I didn't limit myself to the readings assigned in class. I utilized interview transcripts from The Foreign Affairs Oral History Collection of the Association for Diplomatic Studies and Training at the Library of Congress. I dug up a letter from President Kennedy to the President of South Vietnam. Just to name a few of the sources. In fact, I only used two sources from the class itself because of the non-nation-state bias. Not that I have anything against that per se (I have my own multinational economic theories of history), but it didn't offer much info on what I was arguing.

And before somebody questions whether the paper was on the topic, the assignment was something like, write about what had the most impact in the Pacific realm between 1950-1975.

Miss Self-Important said...

On the other hand, I am probably more conservative than FLG and never received any B's from my history professors. (I did, however, once receive a C- on an exam, but mostly b/c I had a studyfail of extreme proportions.) So, how does FLG account for evidence counter to his thesis?

dance said...

I should think with general lefties "worse at mental colonization" would support "better", not challenge it. That's a good thesis, though.

Cold War---yes, could be. But "most", as well as the thesis you chose, requires you to discuss why other things aren't so important, and it doesn't sound like you did that, if you only referenced 2 readings from the course. Because we commonly assume that the state has all the power, students writing for e.g., indigenous Filipino Nationalism, as the biggest factor likely automatically recognized they needed to defend a counter-intuitive argument and actively dismissed the obvious state power of army, law, etc. And "attack counterarguments, if they exist" is a pretty fair standard. I mean, your prof is giving you real information. It's not unfair to expect you to take it into account and see how it connects to things. Your outside sources also read a bit like "have a thesis and cherrypicking to prove it" rather than "building an interpretation from what I've got", and the former is a bit anathema to historians.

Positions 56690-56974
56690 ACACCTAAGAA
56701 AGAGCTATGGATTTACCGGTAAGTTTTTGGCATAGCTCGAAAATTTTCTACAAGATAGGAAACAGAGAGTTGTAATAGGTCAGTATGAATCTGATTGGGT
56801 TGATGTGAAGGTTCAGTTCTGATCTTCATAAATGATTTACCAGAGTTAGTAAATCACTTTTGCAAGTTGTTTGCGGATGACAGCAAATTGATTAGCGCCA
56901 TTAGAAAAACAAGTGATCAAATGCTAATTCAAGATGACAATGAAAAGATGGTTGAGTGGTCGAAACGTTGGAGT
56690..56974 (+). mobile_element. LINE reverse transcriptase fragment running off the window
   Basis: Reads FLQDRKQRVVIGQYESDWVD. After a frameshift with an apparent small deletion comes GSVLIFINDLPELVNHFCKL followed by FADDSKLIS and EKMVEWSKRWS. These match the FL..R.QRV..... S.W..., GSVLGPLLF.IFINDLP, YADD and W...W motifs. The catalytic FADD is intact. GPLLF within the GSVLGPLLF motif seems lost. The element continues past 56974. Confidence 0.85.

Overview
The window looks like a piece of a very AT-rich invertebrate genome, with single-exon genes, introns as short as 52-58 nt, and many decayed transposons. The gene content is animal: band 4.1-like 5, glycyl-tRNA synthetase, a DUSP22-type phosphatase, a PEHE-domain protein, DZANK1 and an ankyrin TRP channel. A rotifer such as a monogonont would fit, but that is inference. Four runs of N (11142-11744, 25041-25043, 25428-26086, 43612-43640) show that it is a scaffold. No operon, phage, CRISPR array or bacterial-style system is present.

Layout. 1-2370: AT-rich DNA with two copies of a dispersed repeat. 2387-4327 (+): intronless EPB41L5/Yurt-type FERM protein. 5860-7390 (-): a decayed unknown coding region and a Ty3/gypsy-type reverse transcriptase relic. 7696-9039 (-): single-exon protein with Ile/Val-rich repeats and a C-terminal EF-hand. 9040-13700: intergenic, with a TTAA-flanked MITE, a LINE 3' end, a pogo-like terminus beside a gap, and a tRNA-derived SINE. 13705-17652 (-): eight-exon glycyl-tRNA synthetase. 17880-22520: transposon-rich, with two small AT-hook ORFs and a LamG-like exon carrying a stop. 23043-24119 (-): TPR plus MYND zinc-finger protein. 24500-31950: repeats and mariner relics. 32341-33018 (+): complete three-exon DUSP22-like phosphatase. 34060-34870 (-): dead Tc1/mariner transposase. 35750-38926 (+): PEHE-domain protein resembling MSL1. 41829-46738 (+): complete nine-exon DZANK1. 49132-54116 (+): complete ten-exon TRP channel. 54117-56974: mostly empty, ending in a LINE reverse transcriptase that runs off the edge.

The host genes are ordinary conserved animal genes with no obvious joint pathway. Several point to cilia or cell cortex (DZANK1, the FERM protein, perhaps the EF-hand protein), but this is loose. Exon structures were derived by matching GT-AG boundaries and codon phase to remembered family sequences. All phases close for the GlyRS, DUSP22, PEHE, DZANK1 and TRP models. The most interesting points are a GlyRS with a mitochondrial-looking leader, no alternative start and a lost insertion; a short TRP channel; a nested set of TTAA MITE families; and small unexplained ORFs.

Anyhow, it's not hard to see how the essay might have fairly deserved a B. The real issue---might weak essays get an A because they agree with the prof? Your A thesis reads a bit like pandering---but it's also a much less complex and easier argument to prove than the other two, and students who know their limits *do* benefit in grading. I also see a lot of opportunity for nuanced reading of sources and intriguing sub-arguments that could warrant an A even with an just-okay thesis, in that essay.

To really assess this, I think you'd need to look at comments. When you wrote a thesis that disagrees with the prof, did you get different comments? Did the comments spend more time than usual focusing on content of the argument? Or did you get called on structural things you did without notice in other essays?

FLG said...


Just to be clear. I said this was my perception, but I'm open to the idea that could have been something I was doing/not doing. Also, I'm not saying that my teachers were out to get me because I'm conservative. Just to be clear on that.

On the Cold War issue, I did make an argument that the Cold War was the dominant international conflict in the years concerned and that the actions of the two superpowers were subsequently extremely important. Then I proceeded to the United States' direct role in two major wars in the region and primarily about how the United States perception of anti-colonialization in the Pacific region changed from generally supportive, as a hold over from Wilson's 14 points, to hostile when communism became the driving ideology of anti-colonialization. But perhaps I assumed that the Cold War between two superpowers was self-evidently more important than, as you put it, indigenous Filipino Nationalism.

Miss Self-Important:
As I wrote above, I'm not saying profs are out to get conservatives. Just that I think they are held to a higher standard. Since you are far smarter than me, as evidenced by your current status as a Harvard PhD candidate, you obviously had no trouble overcoming the somewhat higher bar while intellectually mediocre yours truly did.

FLG said...

Also, I was thinking about how I accused Georgetown history of bias toward "various multinational sociological, cultural, political, and economic forces, memes, and organizations" over nation-states. Part of my perception is do to self-selection bias of both myself and my professors. I took history of the Atlantic and Pacific worlds. Obviously, these are going to focus on the factors that occurred across and around those oceans to explain what brought people together, into conflict, apart, etc.